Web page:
It’s fascinating to think of the unformed thought, the words on paper, and that process of transmission from one to the other – whether it’s through the keyboard or through the hand. I think so much happens in that passage, and it’s hardly surprising really that the medium affects the outcome. Thought to paper is a whole form of translation on its own! There are so many layers. In a way, all thoughts are translations of impressions or information that we’ve absorbed earlier. Once you open up your understanding of what might constitute a process of translation, it’s practically endless, like looking through a series of mirrors.
This interview was commissioned for Life in Languages, a series conceived and guest edited by Elodie Rose Barnes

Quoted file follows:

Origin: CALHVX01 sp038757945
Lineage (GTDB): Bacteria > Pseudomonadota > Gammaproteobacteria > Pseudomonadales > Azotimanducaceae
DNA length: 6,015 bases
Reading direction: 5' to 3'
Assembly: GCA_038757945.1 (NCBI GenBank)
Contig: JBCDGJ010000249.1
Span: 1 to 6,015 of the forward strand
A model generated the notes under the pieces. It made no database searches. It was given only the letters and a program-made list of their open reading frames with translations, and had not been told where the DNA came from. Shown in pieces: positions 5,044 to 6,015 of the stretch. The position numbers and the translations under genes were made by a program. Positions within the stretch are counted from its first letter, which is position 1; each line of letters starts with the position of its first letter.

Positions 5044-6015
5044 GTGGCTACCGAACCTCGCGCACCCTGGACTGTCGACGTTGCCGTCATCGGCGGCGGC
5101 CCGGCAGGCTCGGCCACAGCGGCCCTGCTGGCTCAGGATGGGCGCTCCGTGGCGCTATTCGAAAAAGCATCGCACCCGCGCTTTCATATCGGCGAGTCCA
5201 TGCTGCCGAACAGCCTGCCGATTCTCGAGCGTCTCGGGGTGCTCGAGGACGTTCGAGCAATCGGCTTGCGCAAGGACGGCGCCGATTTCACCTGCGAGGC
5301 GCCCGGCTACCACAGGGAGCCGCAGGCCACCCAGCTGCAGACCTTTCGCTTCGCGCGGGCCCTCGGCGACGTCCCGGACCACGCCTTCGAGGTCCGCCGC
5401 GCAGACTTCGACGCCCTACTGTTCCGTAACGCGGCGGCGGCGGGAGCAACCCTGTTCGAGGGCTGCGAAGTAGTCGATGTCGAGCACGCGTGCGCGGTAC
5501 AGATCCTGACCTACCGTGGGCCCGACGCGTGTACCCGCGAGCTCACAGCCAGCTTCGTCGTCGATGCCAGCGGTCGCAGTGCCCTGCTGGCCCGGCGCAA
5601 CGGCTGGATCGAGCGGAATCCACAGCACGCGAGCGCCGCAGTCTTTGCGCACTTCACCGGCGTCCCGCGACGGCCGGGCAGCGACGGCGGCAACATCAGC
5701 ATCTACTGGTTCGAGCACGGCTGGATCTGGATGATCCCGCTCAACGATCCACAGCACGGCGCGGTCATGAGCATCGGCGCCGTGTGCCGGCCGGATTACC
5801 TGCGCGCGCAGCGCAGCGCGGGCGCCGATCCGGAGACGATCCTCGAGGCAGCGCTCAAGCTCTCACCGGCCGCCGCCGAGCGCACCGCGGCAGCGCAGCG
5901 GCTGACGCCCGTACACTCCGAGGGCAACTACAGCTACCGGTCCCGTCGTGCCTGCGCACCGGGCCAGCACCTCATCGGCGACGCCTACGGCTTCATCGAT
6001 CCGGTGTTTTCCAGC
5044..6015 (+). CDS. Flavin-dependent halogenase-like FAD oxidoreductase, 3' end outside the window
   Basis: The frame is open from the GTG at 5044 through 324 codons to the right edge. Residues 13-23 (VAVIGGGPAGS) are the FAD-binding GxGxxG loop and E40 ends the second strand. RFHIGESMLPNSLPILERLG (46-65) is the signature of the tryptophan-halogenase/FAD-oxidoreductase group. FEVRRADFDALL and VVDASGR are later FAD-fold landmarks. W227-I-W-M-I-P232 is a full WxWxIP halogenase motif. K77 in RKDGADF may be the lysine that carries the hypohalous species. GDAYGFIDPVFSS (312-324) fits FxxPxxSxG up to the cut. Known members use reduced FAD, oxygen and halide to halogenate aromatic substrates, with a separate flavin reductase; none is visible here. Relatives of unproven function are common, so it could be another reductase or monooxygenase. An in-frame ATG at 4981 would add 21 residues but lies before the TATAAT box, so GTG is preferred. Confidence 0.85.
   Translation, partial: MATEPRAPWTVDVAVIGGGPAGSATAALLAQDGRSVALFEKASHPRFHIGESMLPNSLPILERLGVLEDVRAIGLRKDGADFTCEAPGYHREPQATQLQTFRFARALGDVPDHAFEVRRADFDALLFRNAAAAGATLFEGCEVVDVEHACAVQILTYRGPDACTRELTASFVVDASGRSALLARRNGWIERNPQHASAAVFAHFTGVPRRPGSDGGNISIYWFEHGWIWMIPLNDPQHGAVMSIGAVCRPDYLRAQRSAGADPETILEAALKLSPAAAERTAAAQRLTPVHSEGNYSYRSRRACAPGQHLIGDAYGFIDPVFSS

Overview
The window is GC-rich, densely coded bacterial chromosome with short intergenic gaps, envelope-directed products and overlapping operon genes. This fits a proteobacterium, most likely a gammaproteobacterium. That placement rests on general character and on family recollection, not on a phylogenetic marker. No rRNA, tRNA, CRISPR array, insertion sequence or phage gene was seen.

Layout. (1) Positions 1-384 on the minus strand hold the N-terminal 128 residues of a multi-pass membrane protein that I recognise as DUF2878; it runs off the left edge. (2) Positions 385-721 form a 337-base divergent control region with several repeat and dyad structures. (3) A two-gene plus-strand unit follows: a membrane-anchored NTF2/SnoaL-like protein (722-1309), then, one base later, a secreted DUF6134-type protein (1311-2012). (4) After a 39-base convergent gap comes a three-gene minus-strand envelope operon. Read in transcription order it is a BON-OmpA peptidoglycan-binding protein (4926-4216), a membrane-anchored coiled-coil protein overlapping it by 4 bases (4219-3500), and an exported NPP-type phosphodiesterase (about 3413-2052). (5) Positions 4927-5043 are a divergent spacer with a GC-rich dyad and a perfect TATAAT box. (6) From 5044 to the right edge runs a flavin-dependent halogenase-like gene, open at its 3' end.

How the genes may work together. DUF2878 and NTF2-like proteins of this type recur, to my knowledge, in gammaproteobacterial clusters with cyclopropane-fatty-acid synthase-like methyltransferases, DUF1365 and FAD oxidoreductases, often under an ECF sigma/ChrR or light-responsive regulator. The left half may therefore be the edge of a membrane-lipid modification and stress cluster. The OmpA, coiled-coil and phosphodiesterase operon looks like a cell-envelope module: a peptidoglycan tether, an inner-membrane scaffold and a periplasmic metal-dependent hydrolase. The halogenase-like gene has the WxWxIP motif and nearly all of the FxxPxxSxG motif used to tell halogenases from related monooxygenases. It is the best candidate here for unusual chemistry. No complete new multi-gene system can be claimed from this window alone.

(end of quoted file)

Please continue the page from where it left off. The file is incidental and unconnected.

Language is our primary means of communication. By speaking and writing, listening and reading, by using our tongues and our bodies, we are able to communicate our desires, fears, opinions and hopes. We use language to express our views of the world around us. Language has the power to transcend barriers and cross borders; but it also has the power to reinforce those demarcations. Language offers a form of resistance against oppression, yet it can also be used to oppress. Language has the power to harm or to heal.